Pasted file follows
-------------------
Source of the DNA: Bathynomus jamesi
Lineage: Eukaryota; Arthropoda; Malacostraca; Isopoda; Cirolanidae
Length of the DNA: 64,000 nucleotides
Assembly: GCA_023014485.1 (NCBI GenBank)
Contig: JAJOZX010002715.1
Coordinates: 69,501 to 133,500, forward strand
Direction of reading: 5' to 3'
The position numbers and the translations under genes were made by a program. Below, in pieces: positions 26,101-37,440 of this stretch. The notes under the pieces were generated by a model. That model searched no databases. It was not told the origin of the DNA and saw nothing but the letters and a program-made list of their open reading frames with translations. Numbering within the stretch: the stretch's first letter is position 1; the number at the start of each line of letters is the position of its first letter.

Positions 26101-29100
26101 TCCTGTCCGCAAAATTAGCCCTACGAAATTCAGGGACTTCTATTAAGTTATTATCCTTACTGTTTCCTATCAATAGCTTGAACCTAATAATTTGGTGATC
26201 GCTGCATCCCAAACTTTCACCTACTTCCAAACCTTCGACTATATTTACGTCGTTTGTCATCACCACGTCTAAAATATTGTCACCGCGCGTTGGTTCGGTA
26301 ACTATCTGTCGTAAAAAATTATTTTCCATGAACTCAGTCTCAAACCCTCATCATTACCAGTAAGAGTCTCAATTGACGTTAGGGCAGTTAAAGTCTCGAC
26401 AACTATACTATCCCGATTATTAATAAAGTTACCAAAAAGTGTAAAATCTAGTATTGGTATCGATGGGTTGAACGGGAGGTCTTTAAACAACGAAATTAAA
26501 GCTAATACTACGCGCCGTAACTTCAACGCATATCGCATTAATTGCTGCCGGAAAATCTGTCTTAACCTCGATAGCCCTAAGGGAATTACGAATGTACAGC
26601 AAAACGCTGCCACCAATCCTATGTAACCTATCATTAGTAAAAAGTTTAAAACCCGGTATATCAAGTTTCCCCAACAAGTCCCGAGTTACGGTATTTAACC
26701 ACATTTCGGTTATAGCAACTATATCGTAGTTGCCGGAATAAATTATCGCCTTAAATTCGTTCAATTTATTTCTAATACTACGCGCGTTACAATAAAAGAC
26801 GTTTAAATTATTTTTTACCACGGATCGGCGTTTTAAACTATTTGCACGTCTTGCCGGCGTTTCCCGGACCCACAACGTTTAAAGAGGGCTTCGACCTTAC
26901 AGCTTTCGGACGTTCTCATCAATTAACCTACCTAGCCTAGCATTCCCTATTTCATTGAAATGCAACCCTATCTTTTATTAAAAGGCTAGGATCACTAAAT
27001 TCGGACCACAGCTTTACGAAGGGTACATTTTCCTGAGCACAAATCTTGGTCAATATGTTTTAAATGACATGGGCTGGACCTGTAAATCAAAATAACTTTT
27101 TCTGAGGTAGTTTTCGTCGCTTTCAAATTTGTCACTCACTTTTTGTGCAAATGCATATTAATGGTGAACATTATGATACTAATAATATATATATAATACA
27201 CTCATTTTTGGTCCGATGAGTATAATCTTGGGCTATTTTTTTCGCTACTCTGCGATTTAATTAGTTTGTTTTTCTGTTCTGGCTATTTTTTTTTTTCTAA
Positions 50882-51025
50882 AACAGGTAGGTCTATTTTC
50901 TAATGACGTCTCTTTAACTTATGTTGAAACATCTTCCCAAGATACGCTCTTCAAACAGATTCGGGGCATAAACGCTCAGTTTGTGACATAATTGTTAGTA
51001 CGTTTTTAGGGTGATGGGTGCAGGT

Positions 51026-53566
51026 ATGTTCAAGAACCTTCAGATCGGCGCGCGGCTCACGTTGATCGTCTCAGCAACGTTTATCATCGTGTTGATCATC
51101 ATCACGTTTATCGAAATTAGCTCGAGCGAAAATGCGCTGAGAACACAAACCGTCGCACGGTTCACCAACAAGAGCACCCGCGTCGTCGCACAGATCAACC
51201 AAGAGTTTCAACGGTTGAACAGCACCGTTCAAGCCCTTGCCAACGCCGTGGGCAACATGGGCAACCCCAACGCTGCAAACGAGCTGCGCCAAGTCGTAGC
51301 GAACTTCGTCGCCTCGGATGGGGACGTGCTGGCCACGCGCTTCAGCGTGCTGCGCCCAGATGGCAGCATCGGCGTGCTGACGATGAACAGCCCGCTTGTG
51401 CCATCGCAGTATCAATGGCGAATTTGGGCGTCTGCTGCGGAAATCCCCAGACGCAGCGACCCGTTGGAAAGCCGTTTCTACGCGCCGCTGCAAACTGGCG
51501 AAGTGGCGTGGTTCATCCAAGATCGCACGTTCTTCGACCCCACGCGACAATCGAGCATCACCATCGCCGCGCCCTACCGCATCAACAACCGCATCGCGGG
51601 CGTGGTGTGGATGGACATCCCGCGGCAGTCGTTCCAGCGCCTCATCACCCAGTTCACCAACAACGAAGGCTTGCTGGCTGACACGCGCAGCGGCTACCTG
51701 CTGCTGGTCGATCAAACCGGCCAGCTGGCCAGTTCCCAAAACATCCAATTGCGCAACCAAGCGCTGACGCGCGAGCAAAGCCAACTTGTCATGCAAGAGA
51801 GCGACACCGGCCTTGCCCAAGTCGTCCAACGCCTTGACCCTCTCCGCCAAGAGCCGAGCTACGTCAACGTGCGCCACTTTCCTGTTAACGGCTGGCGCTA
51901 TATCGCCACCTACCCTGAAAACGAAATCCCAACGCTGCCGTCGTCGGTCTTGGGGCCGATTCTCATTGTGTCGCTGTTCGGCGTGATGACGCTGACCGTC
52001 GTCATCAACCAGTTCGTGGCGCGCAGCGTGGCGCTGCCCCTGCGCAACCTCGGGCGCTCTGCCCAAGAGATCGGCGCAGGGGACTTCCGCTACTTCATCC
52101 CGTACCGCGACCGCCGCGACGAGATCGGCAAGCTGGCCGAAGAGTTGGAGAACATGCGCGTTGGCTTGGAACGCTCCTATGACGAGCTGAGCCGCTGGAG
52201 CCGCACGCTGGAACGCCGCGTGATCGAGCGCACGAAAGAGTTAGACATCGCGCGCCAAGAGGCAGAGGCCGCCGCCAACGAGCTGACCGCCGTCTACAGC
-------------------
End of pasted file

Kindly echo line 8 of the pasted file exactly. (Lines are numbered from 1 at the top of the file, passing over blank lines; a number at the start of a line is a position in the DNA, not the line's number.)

The position numbers and the translations under genes were made by a program. Below, in pieces: positions 26,101-37,440 of this stretch. The notes under the pieces were generated by a model. That model searched no databases. It was not told the origin of the DNA and saw nothing but the letters and a program-made list of their open reading frames with translations. Numbering within the stretch: the stretch's first letter is position 1; the number at the start of each line of letters is the position of its first letter.